8. Leah's Mother. It would have been so easy for the author to make Leah an orphan. SO EASY. But I'm just thrilled that she didn't. Leah's Ma is an incredible character and a wonderful mom (which was a neat side-benefit to reading this in May right before Mother's Day) and there just aren't enough of her kind of character in fantasy. I appreciated the tension that having her mother around added to Leah's life and the decisions she had to make... as her mother is both strong of faith and capable as a seamstress, but also not in the best of health.
9. Gretchen. Leah's best friend did not get a lot of page-time, but she was a fun little bundle of energetic addition to the story. I loved that Leah had a fairly normal existence. She has a good position as a chamber-maid, and even has potential to move up in the world. She has a loving mother, good friends, and even her "boss" is stern, but kind, and thinks highly of Leah.
10. The end. I can't say ANYTHING about this because SPOILERS but I will say that it is beautiful and perfect and I did NOT think it was going to be because the story seemed determined to prevent the ending from being anything like what I was hoping for... I think the thing I appreciate most is that the author let certain characters be far more than caricatures. People can change. Circumstances and events of magnitude can change minds and stances. Even those set in their ways can learn humility and wisdom. And that is illustrated beautifully at the end of this book.
11. Honorable mention: the nuns were another favorite aspect of this story, but I really can't say anything about them without giving away spoilers.... so.... just go read the book yourself and then we can discuss!
Five Dragon Eggs - and I can't wait for the sequel... and I'm not even upset or bummed that the sequel is about different characters, that's how satisfying the end was!
When they are just children, Leah and the prince, Rafe, meet secretly in a closet to share their struggles and successes. They become best friends – and they fall in love. But the prince can’t marry a servant girl. His parents want him to marry a princess from the neighboring Trellich. When Leah discovers a Trellich plot to assassinate the prince and his parents and take over the kingdom, she tries to warn them. Which gets her banished for treason.
She asks to go to Trellich, and she’s taken part of the way and abandoned. She’s found by a group of mystic nuns. I gotta tell ya, I love these nuns! They’re fun AND mysterious. So cool. They help Leah get a job in the Trellich castle so Leah can try to get evidence to prove she’s not lying.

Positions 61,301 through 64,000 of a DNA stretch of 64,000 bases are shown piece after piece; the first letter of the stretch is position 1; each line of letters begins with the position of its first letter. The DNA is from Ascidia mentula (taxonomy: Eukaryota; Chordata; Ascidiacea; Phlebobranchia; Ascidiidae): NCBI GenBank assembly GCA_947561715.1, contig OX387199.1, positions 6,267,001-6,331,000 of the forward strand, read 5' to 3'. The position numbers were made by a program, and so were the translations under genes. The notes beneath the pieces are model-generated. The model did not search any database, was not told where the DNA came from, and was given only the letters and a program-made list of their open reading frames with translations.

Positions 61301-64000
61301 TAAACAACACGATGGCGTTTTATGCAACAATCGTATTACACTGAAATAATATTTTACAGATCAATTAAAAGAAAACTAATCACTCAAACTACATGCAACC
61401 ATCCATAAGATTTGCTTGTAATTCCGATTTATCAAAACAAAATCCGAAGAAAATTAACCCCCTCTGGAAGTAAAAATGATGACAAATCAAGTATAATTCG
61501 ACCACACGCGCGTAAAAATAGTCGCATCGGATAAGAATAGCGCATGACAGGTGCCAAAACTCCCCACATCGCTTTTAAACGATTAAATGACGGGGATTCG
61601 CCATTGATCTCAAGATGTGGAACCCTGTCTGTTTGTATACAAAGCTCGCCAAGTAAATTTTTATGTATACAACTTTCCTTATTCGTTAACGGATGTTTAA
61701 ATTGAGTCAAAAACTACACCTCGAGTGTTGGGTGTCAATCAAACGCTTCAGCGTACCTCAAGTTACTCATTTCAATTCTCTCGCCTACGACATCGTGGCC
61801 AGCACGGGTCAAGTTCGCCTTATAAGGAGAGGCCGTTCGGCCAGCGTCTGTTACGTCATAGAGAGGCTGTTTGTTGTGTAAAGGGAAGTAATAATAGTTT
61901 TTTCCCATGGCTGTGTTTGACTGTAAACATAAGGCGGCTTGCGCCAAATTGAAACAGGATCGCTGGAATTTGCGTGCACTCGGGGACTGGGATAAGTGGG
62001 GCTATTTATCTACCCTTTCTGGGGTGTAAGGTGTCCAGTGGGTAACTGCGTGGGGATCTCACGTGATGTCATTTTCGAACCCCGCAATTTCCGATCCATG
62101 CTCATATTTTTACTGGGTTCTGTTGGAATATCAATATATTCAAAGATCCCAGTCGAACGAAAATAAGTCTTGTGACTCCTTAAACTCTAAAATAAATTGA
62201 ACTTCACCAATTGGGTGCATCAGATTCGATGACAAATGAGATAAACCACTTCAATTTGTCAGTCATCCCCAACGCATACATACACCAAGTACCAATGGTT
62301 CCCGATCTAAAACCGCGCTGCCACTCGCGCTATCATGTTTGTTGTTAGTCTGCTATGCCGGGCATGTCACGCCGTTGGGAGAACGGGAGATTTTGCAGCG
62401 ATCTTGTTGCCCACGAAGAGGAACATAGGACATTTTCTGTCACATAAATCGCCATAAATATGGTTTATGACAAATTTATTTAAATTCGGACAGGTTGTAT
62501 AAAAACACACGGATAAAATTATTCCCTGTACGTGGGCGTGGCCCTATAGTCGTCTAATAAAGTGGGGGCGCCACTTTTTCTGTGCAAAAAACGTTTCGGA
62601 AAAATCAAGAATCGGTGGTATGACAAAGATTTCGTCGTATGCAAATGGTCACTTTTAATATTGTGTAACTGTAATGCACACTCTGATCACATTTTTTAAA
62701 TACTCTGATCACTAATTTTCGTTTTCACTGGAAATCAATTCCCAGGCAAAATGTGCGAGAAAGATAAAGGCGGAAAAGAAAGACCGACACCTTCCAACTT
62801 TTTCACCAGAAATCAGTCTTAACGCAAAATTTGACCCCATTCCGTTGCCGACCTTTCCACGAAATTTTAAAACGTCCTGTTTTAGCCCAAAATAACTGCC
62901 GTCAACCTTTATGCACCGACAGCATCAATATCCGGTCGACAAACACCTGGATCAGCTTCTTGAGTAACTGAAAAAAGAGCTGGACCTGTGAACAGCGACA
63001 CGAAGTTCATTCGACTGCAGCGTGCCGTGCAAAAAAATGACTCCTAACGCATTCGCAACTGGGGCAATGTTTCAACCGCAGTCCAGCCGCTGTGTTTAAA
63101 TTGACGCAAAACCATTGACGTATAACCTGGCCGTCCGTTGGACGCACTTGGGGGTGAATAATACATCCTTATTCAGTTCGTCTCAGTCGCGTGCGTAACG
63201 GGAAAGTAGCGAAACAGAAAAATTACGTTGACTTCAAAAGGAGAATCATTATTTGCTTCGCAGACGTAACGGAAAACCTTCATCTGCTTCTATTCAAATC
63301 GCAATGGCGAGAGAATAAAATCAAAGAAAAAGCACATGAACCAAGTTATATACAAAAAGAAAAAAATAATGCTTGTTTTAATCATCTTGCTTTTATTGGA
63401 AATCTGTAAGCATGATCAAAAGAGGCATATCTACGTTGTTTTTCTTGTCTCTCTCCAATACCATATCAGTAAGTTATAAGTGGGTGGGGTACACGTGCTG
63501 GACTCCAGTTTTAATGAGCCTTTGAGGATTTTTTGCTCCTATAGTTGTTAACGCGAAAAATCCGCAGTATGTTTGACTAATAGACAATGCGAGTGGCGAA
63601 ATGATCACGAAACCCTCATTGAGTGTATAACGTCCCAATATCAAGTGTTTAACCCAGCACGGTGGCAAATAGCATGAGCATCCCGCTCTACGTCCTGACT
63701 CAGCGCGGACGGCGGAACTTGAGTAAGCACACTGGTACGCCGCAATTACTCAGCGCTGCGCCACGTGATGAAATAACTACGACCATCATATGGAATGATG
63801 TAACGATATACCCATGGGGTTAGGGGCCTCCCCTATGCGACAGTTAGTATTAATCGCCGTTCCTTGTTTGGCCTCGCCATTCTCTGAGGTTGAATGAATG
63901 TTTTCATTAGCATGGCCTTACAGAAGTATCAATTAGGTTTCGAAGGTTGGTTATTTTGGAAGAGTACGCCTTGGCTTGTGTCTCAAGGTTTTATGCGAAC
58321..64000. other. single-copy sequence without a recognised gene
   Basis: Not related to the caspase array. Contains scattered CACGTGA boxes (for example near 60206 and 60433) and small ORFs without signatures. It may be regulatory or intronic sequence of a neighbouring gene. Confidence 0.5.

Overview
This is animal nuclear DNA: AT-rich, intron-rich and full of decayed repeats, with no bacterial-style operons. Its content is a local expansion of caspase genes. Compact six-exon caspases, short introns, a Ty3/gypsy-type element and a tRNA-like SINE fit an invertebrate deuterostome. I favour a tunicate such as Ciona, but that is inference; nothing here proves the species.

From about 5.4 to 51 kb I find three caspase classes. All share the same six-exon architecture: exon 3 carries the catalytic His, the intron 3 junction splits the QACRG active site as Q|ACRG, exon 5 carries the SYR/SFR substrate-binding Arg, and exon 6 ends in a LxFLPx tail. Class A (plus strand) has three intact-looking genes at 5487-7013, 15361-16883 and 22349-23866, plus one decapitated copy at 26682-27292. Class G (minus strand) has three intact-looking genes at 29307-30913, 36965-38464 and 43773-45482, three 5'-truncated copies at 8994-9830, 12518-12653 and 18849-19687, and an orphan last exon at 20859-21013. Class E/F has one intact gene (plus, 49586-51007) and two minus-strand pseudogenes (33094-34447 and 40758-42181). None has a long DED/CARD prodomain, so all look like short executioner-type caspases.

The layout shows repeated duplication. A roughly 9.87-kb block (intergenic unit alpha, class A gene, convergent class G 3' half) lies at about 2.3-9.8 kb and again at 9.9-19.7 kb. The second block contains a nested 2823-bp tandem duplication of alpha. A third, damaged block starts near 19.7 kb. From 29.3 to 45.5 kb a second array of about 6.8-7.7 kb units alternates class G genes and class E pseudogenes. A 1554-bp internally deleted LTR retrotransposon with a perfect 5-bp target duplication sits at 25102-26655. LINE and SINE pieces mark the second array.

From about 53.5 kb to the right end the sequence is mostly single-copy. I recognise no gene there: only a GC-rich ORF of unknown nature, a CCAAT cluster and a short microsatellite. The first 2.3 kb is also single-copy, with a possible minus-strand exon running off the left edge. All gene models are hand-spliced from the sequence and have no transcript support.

Leah gets the evidence and returns to Imperia, but she finds the prince has been drugged!
Did I mention an evil dark sorcerer? Yeah. The mystic nuns go head to head with him. Told ya they were cool!
Yes, there’s a happy ending, for which I’m happy about, as who really wants a sad ending? Maybe some people enjoy a tragedy, but not me! Give me happily ever after every time.
I enjoyed the relationship between Leah and her mother. I thought the characters were well developed, and I enjoyed Laurie’s voice very much. She doesn’t give too much detail, which I like. Get me to the story already! Haha!
While I do not read many romances, I appreciated that the love story involved two characters that met when they were children. Thus the relationship between the main characters was believable. My favorite aspect of the book was the confrontation scene during the climax.
If you like lighthearted romances with a sprinkling of magic, this novel is for you. Most importantly, if you appreciate the themes of sacrifice and learning how to wait on God's perfect timing, this novel is not to be missed. Happy reading, and God bless you all.
The relationship between Leah and Rafe is so smartly crafted—starting out unexpectedly and growing over the years as friendship, then finally, despite their best efforts, more. It made them seem even more innocent and charming and worthy of cheering them on through the twists and turns of court life.
And Lucking manages to keep the story going without it seeming to drag. She keeps her characters in just enough peril to keep the reader turning pages, but not so much that you need extra oxygen to keep up!
And finally, I have to admit, I loved the nuns! What a collection of characters! I truly hope that I get to know them more in the next installment in Lucking’s Tales of the Mystics series.
Common was a truly enjoyable read and I highly recommend you pick up your own copy today. Then just curl up with your favorite hot beverage and get happily lost in the world of Imperia!